The nexus approach, looking at how and where food, water and energy systems intersect, was the focus of the 16th National Conference and Global Forum on Science, Policy and the Environment (NCSE), which was held in Washington DC from January 19-21.
It’s also a way of thinking that resonates with the Global Environment Facility (GEF).
Moving away from a narrow focus to broad approaches that integrate several areas of work is at the core of the GEF business model, with 50% of its projects multifocal by nature, drawing funds from Climate Change, International Waters, Biodiversity, and other areas of work.
Addressing the Washington conference, Astrid Hillers, Sr. Environment Officer and Program Manager, GEF, said "Key Earth support systems are near or beyond their tipping points. Many of the most critical planetary boundaries relate to water and nexus dimensions. That’s why the GEF is increasingly trying to address environmental challenges in an integrated, holistic manner.”
As populations grow, together with urbanization and the growth of the middle class, the need for water, food and energy accelerate. Yet, water supplies generally remain the same.
“We have the same amount of water on the planet now as when the dinosaurs roamed,” Hillers continued. “And as the quality of life continues to improve for people around the globe, our water demands increase. Since 1950, global water use has nearly tripled."
Cooperation on water is no longer a choice, it is an imperative for stable, regional, and inclusive work of all institutions at the regional and national level. An integrated, cross-sectoral approach is required to safeguard water availability and enhance water productivity, water quality, and management and delivery of water and ecosystem services in the long term, providing direct synergies with food energy security and ecosystem stability.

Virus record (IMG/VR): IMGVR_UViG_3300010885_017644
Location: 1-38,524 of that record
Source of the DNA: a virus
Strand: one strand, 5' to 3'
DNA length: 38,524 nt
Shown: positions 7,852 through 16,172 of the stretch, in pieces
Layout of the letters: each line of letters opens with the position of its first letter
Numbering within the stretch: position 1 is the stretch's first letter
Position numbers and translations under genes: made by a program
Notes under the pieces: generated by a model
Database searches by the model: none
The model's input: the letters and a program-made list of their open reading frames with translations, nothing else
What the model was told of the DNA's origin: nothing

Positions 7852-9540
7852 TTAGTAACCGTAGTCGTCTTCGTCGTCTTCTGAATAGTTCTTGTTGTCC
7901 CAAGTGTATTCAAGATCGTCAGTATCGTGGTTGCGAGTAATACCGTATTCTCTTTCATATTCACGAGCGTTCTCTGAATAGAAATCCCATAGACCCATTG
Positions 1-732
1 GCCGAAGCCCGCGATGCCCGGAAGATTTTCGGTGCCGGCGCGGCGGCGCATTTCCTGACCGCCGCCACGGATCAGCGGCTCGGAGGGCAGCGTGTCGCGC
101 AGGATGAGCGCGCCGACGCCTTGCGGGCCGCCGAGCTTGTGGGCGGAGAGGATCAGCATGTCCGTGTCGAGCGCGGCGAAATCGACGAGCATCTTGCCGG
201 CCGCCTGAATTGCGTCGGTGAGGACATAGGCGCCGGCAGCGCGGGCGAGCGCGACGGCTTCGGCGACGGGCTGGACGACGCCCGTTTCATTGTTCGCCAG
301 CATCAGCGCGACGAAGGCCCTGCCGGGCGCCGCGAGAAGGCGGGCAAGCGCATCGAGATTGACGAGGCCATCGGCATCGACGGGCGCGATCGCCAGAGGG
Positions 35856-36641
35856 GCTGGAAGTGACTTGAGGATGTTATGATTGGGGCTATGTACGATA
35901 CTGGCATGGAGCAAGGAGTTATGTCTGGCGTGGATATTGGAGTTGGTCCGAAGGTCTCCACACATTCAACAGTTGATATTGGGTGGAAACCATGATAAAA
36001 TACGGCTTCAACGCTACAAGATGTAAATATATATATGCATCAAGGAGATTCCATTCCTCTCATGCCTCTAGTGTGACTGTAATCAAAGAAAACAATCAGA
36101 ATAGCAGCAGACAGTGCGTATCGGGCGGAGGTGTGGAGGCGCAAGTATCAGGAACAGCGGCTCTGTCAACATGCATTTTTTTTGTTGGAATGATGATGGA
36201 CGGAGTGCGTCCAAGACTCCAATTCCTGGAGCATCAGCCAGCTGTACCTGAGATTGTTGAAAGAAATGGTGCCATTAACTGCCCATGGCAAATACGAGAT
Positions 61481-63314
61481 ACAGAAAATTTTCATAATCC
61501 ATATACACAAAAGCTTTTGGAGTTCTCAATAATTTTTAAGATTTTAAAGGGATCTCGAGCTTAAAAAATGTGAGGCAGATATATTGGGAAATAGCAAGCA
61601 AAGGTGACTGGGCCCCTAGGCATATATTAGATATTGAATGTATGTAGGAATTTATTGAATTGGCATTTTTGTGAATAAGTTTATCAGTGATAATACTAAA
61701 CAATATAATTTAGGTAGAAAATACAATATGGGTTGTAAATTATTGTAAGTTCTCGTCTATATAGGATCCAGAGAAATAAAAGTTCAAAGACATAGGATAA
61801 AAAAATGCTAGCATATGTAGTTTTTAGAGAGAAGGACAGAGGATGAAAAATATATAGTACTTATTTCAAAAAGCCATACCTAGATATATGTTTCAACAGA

Also speaking at the NCSE event, Nebojsa Nakicenovic, Deputy Director General and Deputy Chief Executive Officer of IIASA, highlighted how integrating planning is critical across water, food and energy for ecosystems security. He stressed that single-sector approaches will no longer achieve a sustainable pathway in the future.
"The adoption of the Sustainable Development Goals and the success of COP21 have given a huge impetus to initiate a grand transformation on our planet,” said Nakicenovic. “In order to make progress towards a sustainable future, we need to break down disciplinary silos in research to understand these connections.”
For the GEF, transboundary water cooperation is an area where progress can be made with the Nexus approach.